This film was made for television and the night it first aired it had great ratings for viewers, because Audrey Hepburn was in it (one of her, by then, very rare appearances). The critics disliked the whole thing, but apparently because of their fondness for Miss Hepburn they ne'er said a critical thing about her in their reviews.

Well, I saw the film recently and I thought it was pretty good, as far as television movies go. Sure, she looked older than she had in 'Robin And Marion'. She was older. But she still retained some degree of her on-screen charm unmatched by any other actor. I truly enjoyed the film for all the minutes that she graced the screen, and they kept the camera trained on her quite a bit.

This film was touted as a 'Charade' type sort of comedy/caper involving some stolen Fabergé Eggs. What ensues is a tale typical of a Hepburn caper vehicle, with Robert Wagner thrown in to boot. I never liked Wagner until I saw this. He actually was quite a leading man, and although aging, he held his own as far as charm and sophistication went. He and Hepburn should have teamed up much earlier than this flick.

What a wonderful ,caring person, Audrey to appear in this film (according to some biographers she may have agreed to do it so that her long-time agent Kurt Frings, who was now ailing, could collect his $75,000 fee from her). This was her last 'feature starring role' and one of only a trio of television drama appearances. I was lucky enough to see this one, now I'm praying that they release 'Mayerling' on DVD soon.

If you get a chance you must check this one out. It's a fun film, not meant to be an Emmy chaser. Just good Ole' clean fun.
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Secret People (1952)
Worth A look If You Can Find It
1 February 2008
It was said that the director Thorold Dickenson and his colleagues viewed Hitchcock's "Sabotage" before starting this film, and I'm not really sure if they learned anything. I do agree with both of the first reviewers for this in that it did have some promise, but it fell short. Perhaps because of the long delay before actual production of the project got under way when Ealing Studios saw it as an unusual product worth tackling.

Valentina Cortesa did a marvelous job as a foreign refugee living in London who gets caught up in the intrigue unwillingly.This film was one of the only ones that I hadn't seen of Audrey Hepburn's earlier works. Although she only appears in it off and on she is given a broader speaking role than her previous earlier film 'walk-on' parts. She was quite able to act with the best of what this British Film Company had to offer, in a role a bit too understated for me. In fact, the whole film was a little too 'understated', dealing with a bomb plot planned by nationals of a foreign tyranny in 1930's London.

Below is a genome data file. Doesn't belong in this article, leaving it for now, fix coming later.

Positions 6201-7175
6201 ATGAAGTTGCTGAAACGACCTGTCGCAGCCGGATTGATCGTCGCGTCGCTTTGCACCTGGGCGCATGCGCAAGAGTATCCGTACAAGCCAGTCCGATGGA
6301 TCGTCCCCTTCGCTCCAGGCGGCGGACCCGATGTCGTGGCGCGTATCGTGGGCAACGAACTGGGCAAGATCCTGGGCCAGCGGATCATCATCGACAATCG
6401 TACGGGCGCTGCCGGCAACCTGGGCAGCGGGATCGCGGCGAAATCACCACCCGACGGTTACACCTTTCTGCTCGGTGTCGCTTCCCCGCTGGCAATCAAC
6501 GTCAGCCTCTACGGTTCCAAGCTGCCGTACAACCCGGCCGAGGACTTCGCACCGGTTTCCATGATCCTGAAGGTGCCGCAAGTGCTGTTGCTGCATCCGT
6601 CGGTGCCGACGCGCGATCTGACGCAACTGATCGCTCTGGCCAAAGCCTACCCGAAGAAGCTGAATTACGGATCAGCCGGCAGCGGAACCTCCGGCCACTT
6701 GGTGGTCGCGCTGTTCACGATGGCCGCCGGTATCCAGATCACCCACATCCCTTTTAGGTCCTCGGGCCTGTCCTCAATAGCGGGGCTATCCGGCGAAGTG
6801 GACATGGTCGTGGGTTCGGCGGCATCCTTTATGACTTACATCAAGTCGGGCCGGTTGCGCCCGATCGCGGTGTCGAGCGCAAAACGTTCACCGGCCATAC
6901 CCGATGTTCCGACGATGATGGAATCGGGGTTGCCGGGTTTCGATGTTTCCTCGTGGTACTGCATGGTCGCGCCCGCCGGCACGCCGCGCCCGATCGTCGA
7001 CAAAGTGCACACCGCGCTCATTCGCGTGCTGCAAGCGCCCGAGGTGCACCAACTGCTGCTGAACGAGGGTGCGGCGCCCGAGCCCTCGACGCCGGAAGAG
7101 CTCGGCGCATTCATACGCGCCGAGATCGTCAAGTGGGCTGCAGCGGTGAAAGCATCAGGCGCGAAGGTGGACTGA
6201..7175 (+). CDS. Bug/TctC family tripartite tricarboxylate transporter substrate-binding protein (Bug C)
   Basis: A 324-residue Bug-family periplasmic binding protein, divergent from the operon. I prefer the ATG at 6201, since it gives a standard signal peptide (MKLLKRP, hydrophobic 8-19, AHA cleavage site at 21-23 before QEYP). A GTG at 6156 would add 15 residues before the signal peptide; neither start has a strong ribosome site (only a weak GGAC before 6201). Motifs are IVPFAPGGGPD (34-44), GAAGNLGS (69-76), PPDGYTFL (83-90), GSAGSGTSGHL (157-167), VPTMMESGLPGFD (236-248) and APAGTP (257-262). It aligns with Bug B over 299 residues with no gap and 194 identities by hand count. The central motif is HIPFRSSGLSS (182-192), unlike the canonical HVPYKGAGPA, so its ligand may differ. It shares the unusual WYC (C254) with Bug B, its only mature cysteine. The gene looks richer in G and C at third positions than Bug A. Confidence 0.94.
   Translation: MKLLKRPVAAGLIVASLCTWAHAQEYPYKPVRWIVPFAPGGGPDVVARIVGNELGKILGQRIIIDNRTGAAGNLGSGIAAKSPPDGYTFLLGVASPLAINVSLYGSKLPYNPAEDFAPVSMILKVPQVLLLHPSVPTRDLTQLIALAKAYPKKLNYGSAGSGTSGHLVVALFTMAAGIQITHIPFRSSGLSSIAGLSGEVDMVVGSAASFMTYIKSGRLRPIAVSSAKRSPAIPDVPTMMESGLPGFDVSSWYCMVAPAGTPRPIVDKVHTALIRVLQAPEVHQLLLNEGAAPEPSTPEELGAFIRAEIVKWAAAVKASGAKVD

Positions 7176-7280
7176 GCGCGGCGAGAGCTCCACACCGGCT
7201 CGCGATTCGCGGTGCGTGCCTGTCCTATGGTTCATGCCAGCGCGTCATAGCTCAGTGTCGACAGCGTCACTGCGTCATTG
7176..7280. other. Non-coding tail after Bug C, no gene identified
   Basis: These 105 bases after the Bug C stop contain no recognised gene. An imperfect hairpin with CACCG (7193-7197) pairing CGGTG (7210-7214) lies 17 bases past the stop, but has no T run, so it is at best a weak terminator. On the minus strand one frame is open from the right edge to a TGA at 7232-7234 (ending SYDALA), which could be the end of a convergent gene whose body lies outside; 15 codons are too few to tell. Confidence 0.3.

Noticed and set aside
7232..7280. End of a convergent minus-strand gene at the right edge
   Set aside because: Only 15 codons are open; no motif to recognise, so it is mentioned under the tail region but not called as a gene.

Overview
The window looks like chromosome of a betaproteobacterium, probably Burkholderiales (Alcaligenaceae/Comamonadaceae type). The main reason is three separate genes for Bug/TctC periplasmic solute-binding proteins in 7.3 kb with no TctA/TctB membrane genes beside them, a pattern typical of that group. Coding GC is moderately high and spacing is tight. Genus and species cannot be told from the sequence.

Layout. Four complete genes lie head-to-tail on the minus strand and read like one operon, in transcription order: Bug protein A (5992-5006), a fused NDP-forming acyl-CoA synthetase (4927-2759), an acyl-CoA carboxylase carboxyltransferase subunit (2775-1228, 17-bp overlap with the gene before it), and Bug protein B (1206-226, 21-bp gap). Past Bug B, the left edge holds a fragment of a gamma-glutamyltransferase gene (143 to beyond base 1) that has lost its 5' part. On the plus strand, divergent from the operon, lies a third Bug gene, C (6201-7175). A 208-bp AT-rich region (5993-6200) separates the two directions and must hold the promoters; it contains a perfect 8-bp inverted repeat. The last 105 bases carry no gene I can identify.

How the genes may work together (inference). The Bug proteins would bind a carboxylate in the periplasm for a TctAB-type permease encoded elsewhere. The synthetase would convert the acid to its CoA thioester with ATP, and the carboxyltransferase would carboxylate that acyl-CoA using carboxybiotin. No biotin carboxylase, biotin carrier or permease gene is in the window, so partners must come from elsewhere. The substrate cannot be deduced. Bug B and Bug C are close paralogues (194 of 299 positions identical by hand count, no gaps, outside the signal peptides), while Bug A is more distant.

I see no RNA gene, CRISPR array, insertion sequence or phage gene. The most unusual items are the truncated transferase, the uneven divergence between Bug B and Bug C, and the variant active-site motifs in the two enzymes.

I would watch this again, as it is now part of my library of hard to find films. I gave it an eight out of ten stars for Cortesa's performance and the early glimpse of Hepburn beyond a one minute spot.One does walk away from this film wishing it was better given it's premise, which is still very much a topic of today as it was then.If you can find a copy I would recommend it.
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Watched this one many times
26 January 2008
John Huston wanted to make a statement about racism in this film but the Hecht-Hill-Lancaster production Company, which had a stake in the film wanted only to make a western that was more in the tradition of 'westerns' with no frills. As a result there are some who say Huston no longer took the film seriously, especially after Audrey Hepburn's injury on set (when she was thrown from her horse during a practice ride). Huston reportedly later admitted that this wasn't a movie he took seriously.

But this is a fine film regardless. the acting by the principles involved is top notch. Burt Lancaster is always good, and so is Audie Murphy.Audrey did the best she could, and in one scene as the step-sister accused of being a 'redhide injun' stands before a mirror and suddenly draws a line across her forehead with some kind of black ink. What a hilarious scene! It should also be pointed out that this was probably the only film in which Audrey intentionally shot and killed someone.